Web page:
By Aly Pinder, IDC
The coming 6-12 months will be quite a journey for service organizations and field service teams, not to say the last 12 months were easy. But as organizations return to work and an increased capacity level, the equipment, machines, assets, and products used in operations will begin to see the wear and tear of production. Some organizations plan to delay new equipment purchases as they assess what will be their next normal. This will put an outsized strain on the service organization as legacy and aging equipment gets pushed to its limits. The challenge will be, how can field service organizations deliver increased levels of support and quality experiences with finite resources.
In IDC’s Manufacturing Insights Product and Service Innovation 2019 Survey, only 10.0% of organizations had a prescriptive service model in place whereby products had autonomic capabilities to report problems/issues and request repair. At this point in the digital age, many of us may have expected a majority of organizations to have closed the chasm between reactive and predictive or prescriptive field support. But we still have a long way to go. What will be interesting to follow is in this time of accelerated transformation and disruption, will service organizations make the IT investments necessary to take this leap or will they revert to the status quo of pre-pandemic digital strategies where incremental improvements were good enough?
I believe there will be a digital divide that remains and some manufacturers and service organizations will miss this opportunity to transform. In IDC’s COVID-19 IMPACT ON IT SPENDING Survey (Survey conducted during 3rd December to 15th December period), manufacturers noted the biggest challenge their organizations faced in developing innovative new products/services or business models was the risk of failure was too high and not tolerated (31.0%). Field service organizations aren’t often known as first movers making big bets on technology as compared to other industries like retail or financial services which embrace digital technologies to transform the customer experience. That being said, I think many field service organizations will take this leap. For those companies thinking about transforming the field service organization through new digital products, services, and offerings I recommend a few areas to consider along this journey:
- Build an ecosystem of partners that can de-risk the service transformation journey. Technology won’t solve all problems, and organizations are at different stages of digital and service maturity. Working with seasoned partners that have industry- and service- expertise can help ensure the right tools and capabilities are chosen which can accelerate transformation. There isn’t a right number of partners, but field service organizations need to assess their own needs and work within those bounds.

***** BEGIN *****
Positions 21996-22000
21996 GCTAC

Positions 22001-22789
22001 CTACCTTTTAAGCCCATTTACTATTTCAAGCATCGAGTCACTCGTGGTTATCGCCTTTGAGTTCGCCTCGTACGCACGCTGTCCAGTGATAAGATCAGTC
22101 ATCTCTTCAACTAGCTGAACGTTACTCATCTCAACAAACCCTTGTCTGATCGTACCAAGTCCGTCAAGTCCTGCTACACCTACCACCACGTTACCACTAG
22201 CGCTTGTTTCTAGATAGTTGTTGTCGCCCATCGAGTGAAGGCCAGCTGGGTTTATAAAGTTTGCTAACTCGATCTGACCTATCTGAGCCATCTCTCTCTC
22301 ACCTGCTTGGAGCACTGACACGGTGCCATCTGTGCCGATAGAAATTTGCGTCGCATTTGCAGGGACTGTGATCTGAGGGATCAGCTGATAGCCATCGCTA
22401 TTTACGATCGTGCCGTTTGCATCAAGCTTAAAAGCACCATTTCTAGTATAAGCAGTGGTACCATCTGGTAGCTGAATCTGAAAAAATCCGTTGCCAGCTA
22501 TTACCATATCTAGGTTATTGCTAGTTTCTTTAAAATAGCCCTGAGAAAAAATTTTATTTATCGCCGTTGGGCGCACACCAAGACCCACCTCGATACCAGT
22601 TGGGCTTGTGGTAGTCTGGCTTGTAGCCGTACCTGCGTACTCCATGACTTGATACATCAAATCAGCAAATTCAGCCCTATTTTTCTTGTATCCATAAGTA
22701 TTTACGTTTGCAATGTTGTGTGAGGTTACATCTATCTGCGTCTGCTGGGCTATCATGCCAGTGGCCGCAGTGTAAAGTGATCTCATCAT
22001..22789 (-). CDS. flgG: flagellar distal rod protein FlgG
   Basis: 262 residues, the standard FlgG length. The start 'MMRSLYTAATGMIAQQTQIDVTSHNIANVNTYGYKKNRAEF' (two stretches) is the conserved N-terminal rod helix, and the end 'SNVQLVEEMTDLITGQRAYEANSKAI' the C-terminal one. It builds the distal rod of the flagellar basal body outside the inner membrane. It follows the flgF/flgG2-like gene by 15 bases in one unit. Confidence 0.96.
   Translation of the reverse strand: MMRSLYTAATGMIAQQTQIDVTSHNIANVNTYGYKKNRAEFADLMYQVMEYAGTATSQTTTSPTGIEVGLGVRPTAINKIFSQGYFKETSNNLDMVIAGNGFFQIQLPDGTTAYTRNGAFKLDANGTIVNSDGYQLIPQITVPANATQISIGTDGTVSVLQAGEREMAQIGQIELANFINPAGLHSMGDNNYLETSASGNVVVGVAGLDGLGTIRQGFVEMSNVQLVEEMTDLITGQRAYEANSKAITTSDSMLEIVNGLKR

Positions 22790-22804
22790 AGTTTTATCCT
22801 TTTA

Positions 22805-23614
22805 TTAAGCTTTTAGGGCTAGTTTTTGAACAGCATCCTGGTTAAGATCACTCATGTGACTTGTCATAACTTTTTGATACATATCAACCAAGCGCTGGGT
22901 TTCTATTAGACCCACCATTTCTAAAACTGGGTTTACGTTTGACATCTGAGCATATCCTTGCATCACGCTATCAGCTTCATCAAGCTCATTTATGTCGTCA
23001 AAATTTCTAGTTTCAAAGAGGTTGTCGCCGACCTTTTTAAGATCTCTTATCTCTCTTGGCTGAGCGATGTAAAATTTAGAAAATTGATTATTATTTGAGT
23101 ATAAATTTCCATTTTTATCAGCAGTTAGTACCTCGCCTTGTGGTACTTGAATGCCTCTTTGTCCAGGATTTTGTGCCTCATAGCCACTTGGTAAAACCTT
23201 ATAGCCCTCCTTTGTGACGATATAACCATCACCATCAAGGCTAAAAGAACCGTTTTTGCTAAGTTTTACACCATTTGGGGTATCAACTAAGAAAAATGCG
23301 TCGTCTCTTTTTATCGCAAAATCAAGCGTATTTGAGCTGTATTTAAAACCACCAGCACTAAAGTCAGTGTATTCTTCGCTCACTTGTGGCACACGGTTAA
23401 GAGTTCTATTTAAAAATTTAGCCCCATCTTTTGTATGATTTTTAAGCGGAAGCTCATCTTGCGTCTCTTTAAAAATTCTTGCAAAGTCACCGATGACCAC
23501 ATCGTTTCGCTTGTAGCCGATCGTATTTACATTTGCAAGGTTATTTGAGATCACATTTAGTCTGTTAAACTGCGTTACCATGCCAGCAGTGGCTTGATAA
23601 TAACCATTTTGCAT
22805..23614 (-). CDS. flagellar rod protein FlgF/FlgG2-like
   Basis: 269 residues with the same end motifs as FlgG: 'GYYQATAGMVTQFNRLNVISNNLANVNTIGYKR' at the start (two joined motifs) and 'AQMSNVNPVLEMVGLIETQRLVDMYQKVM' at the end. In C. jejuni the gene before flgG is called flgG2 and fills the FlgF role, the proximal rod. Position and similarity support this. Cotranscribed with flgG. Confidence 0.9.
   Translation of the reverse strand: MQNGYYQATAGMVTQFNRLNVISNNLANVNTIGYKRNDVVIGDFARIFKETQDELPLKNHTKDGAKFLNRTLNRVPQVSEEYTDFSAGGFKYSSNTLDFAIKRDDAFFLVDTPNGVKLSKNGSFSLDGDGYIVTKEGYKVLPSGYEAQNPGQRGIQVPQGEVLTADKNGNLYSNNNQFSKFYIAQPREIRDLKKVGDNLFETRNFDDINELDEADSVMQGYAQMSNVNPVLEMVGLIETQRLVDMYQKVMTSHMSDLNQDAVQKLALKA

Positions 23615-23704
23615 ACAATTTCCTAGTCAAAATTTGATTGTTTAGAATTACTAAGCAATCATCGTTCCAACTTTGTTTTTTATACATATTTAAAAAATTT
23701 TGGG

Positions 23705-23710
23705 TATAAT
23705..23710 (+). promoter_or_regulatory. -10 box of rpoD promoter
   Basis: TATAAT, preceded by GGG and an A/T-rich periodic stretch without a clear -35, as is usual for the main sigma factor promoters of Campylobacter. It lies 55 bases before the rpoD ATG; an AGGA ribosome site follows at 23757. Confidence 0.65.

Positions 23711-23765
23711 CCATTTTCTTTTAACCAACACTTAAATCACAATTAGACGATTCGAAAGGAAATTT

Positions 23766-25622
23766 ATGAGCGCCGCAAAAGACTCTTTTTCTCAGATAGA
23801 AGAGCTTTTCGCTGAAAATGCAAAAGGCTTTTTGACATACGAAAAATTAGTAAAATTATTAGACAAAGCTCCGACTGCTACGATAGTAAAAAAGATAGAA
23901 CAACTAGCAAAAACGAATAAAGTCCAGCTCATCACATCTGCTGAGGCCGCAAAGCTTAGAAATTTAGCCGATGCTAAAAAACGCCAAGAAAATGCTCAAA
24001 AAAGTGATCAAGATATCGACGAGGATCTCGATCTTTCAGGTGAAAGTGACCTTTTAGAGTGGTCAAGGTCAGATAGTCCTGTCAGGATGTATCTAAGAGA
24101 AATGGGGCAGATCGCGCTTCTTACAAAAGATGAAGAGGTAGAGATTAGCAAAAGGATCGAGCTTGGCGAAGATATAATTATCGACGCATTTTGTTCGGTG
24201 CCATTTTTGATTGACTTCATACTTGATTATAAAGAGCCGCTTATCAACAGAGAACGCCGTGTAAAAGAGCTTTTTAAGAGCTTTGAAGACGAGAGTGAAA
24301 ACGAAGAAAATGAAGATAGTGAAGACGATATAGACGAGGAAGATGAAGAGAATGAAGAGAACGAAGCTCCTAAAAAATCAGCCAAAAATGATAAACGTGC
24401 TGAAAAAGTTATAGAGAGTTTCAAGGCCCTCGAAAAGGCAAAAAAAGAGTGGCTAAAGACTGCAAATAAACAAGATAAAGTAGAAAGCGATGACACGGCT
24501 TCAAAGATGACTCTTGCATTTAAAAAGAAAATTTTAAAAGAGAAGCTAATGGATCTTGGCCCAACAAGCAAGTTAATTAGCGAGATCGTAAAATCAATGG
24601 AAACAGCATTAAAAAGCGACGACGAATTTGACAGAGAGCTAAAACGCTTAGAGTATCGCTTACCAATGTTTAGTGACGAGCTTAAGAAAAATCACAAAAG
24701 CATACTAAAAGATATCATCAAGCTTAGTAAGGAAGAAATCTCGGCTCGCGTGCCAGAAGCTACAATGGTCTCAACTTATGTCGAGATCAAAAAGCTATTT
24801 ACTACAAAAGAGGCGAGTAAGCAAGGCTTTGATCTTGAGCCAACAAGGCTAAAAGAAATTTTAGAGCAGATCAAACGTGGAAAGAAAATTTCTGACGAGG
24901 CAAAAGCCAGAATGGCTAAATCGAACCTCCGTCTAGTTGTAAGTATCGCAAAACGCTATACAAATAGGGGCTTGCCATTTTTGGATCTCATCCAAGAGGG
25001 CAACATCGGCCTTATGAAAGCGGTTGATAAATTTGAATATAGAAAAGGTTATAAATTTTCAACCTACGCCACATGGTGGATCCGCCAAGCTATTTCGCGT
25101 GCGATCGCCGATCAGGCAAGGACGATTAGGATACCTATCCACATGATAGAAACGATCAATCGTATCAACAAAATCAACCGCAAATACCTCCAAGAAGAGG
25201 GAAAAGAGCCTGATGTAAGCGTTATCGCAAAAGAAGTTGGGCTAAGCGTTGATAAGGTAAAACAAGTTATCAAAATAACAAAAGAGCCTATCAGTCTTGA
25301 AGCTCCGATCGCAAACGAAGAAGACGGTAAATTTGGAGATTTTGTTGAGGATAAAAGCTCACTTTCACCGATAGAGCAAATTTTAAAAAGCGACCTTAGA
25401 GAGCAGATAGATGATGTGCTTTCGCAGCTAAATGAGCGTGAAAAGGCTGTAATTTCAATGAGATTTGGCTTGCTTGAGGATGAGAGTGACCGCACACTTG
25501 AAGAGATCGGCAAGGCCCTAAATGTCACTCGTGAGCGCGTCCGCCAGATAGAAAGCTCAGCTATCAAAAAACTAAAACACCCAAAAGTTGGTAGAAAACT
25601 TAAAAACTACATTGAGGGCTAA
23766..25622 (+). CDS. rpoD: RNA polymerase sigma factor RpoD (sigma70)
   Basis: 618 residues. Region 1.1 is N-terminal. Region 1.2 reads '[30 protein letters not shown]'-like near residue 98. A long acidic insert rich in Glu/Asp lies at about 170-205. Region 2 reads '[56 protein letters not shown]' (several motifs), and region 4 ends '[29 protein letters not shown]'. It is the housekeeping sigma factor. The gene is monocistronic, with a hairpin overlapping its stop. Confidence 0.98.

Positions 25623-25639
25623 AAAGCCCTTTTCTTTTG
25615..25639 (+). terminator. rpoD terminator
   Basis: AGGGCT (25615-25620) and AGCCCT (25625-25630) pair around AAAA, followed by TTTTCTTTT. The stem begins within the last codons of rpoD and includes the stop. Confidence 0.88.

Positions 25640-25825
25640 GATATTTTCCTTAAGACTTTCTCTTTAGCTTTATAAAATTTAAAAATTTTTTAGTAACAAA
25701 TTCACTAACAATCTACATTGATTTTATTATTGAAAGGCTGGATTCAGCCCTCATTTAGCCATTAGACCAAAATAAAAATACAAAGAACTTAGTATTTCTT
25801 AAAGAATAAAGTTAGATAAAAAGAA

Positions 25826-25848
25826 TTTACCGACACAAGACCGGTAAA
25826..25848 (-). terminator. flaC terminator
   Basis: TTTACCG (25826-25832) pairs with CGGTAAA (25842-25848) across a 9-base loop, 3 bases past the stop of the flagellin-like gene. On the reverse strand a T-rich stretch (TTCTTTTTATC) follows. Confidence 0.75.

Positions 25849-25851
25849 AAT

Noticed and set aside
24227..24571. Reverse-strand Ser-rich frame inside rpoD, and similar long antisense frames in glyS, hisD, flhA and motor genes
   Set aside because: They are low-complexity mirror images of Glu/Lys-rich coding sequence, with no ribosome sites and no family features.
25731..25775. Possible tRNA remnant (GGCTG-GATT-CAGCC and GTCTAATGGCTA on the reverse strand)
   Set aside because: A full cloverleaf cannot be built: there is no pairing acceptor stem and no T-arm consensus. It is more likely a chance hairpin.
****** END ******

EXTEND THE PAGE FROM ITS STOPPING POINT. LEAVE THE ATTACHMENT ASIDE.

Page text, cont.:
- Business model transformation in service is here. Even pre-pandemic, service organizations were being threatened by competitors to deliver enhanced value to customers. As most of the world has become accustomed to real-time visibility into the products we buy, field service customers expect nothing less than real-time insights into service and resolution timelines. This raises the bar about what is good service. Just meeting a delivery window will fail to rise to an enhanced customer standard. Field service organizations will need to be able to tap into real-time equipment data, be able to remotely collaborate to better diagnose issues in advance of a service event being scheduled and connect technicians to on-demand intelligence to solve issues efficiently on the first interaction. Static periodic service visits or reactive service experiences will be transformed as service organizations embrace digital tools.
- On-site service will need to be dynamic. Service will only become more important post-crisis whereby customers will expect (and demand) service can be delivered regardless of increased restrictions on physical presence. Can service be delivered without a technician having hands on the equipment? Will service quality suffer if a remote expert is relaying information to an on-site facilities manager who is not an expert engineer? Something that many of us have come to learn is that quality is a fluid concept. Keeping an operation running with an alternative solution avoiding complete shutdown will be acceptable at times. Similar to how consumers in 2020 were willing to learn a new skill via on-demand video until a technician could be scheduled. The definition of on-site service will have to incorporate more customer self-service and triage to ensure a resolution can be delivered.
Field service, like other functions of business, is changing more now than it has in the recent past. Incremental advancements have given way to accelerated transformation. More so now than ever, field service organizations will need to close the digital divide to empower technicians to deliver value and quality experiences in newer ways.
About The Author
As Program Director, Service Innovation & Connected Products, Aly Pinder Jr leads IDC research and analysis of the service and customer support market for the manufacturer, which includes topics such as field service, warranty operations, service parts management, and how these service areas impact the overall customer experience. Mr. Pinder Jr. is also responsible for research that aids manufacturers as they evaluate innovative technologies like 3D printing for service operations, augmented and virtual reality in field support, and the use of IoT and advanced analytics for remotely monitoring and managing assets. Mr. Pinder Jr. establishes a roadmap for the manufacturer to better understand how technology can transform service and support functions to drive exceptional customer experiences and customer value, profitable revenue growth, and improved efficiency in the field.